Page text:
Back on March 14th I reported on the sale of a collection of British World War II propaganda posters. One of them was this:
The Daily Mail reports that the man pictured in the poster has been identified.
The dashing young airman who became the poster boy of the RAF during World War II has been revealed – 65 year after the conflict ended.
Squadron Leader Ian Blair, now 91, was 22 years old when the famous snap was taken in 1940 after his daring flying in north Africa earned him a medal.
But he didn’t realise his fame until two years later when, on a break in Bournemouth, he saw his face on a propaganda notice warning 'Careless Talk May Cost His Life'.
The poster, aimed at raising morale on the Home Front and spreading vital educational messages, was one of the most enduring images of the war.
Last week, a recently unearthed stash of mint condition pictures sold at auction for more than £25,000 after attracting bids from around the world.
Mr Blair, from Brentwood, Essex, who was born the year the RAF was formed, yesterday told of the moment in 1942 when he first saw the poster.
He said: ‘I wasn't even aware that it had been produced. The photo had been taken two years earlier, in North Africa, when I was a 22-year-old corporal.
‘I didn't think anything more of it, and then all of a sudden, there I was, hanging on the wall of a post office.’
In the famous image, Mr Blair is smiling in his airman's kit as if he hadn't a care in the world.
But just the day before, the former air ace of 113 Squadron had saved himself and a comrade with an act of bravery that won him the coveted Distinguished Flying Medal.
He said: ‘I look cheerful in the photo. I always look cheerful. But it doesn't tell you the true story - the full picture.
‘The day before, we had been sent out to bomb an enemy airfield at Derna, about 400 miles west of Alexandria.
‘We were in a Blenheim bomber, and I was the observer. That's the guy in the front who does the navigation and drops the bombs.Bristol Blenheim Mk. I bomber
‘But as soon as I had released the bombs, a fighter-plane attacked us.’ Glasgow-born Sqn Ldr Blair still has the blood-stained flight log he made that day. The pencil entries end suddenly.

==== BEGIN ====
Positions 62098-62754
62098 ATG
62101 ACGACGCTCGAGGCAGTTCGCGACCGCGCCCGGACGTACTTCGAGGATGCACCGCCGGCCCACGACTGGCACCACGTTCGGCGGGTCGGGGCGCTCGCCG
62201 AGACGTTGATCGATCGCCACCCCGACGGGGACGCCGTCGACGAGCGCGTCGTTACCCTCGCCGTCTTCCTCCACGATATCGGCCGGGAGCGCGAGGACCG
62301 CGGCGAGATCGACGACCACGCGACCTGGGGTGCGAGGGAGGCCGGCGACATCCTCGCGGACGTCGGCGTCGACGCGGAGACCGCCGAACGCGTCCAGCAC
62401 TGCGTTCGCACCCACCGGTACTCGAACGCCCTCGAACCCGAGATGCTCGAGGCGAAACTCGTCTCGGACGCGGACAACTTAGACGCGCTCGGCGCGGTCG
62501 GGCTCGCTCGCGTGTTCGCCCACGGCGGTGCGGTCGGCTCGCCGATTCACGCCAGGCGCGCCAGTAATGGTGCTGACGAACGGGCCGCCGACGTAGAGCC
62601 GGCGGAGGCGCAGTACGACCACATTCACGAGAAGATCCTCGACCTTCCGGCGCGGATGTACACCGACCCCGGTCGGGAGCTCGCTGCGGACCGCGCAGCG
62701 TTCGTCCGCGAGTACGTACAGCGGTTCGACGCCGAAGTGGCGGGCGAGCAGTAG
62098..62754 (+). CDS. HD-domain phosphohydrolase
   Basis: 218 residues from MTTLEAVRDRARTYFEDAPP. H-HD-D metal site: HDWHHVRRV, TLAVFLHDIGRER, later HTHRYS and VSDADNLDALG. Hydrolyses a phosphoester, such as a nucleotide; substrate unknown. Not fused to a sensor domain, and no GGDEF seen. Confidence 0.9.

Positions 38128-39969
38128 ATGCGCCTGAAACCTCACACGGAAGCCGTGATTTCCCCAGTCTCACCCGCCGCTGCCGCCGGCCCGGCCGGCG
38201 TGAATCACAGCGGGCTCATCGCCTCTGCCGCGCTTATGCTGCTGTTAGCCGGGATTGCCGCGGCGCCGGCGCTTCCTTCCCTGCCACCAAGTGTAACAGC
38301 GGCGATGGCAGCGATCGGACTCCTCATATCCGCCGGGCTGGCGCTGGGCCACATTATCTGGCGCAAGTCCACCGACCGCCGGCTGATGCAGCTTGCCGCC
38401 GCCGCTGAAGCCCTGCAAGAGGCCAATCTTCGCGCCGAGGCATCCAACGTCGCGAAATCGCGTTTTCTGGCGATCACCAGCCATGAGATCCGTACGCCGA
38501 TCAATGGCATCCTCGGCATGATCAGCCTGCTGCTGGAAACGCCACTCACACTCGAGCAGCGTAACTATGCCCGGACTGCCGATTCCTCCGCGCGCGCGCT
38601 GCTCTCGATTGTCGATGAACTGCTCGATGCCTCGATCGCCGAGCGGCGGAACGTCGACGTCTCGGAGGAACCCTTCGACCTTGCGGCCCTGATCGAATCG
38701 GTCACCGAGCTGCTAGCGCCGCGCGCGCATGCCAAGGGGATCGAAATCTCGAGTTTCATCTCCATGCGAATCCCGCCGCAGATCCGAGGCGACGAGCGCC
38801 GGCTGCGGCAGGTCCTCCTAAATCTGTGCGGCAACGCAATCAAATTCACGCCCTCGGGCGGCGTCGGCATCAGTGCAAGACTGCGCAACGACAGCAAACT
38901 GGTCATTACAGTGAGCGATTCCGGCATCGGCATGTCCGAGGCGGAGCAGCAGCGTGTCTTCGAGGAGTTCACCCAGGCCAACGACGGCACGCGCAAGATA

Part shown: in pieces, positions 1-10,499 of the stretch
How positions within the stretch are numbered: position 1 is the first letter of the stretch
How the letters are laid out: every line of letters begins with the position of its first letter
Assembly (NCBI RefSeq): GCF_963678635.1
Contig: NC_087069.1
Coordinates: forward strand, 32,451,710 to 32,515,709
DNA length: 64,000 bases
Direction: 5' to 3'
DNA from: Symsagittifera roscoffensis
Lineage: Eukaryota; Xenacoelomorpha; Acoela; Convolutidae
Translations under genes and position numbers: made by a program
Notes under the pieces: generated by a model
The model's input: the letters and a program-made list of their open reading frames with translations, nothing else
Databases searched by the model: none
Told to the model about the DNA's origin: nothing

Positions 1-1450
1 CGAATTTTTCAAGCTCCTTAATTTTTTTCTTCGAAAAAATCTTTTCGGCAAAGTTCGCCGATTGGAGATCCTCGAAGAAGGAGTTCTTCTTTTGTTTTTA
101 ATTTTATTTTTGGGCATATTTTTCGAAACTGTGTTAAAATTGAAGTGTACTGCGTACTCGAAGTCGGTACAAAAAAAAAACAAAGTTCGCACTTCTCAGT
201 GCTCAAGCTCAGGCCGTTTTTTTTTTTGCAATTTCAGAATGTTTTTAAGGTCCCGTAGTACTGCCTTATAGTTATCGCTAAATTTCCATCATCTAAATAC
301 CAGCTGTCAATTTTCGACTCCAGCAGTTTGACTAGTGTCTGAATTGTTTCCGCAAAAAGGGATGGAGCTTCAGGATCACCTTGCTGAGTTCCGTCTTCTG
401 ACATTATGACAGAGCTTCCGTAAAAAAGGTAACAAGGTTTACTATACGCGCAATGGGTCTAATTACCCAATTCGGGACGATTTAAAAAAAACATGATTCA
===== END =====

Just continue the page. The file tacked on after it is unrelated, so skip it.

He said: ‘There was an almighty bang. When I looked round, the pilot - a chap called Reynolds - was slumped forward on the controls.
‘I think it was the very last round that killed him. It was really unfortunate. His luck had run out.
‘Then the aircraft went into a steep dive.’
Despite having never flown an aircraft in his life before that moment, the young airman - paid one shilling and sixpence per day extra to fill in as part-time air crew - took charge.
He said: ‘From that moment the only thing going through my mind was survival. Everything happened so quickly, and we had to get the heck out of there.
‘I managed to pull the pilot's body off his seat and get the aircraft under control. But we still had to get home and land the thing.
‘My gunner, Hank, sent a message back to base saying: “We're in dire trouble here, the observer is flying the aircraft.”
‘Lo and behold, when we got back to base there was whole gallery of people, cars, ambulances and fire tenders all lined up waiting for the ultimate - but it didn't happen.
‘I had spent a long time watching pilots, and made a textbook landing. We came down in a shower of dust.
‘Perhaps I was a bit over-confident. The air officer commanding the base apparently said: “If that guy can fly an aircraft without a pilot's course, let's send him on a pilot's course.”’
He was presented with his DFM by George VI.
Mr Blair, who joined the RAF as a boy entrant apprentice aged 16 in 1934, went on to fly Spitfires against the Luftwaffe, and was shot down twice before the war ended.
There's more at the link, including a picture of Mr. Blair today.
I found the story fascinating, not only because of its content, but because because my father also entered the Royal Air Force as a boy entrant apprentice at the same age (and about the same time) as Mr. Blair, and also served in the Western Desert. I wrote about my father's wartime experiences in Weekend Wings #9.
Sadly, my father died last year, or he'd have enjoyed reading about Mr. Blair's experiences. I wonder if they ever met? Sharing the same qualification and background as they did, it's not beyond the realms of possibility.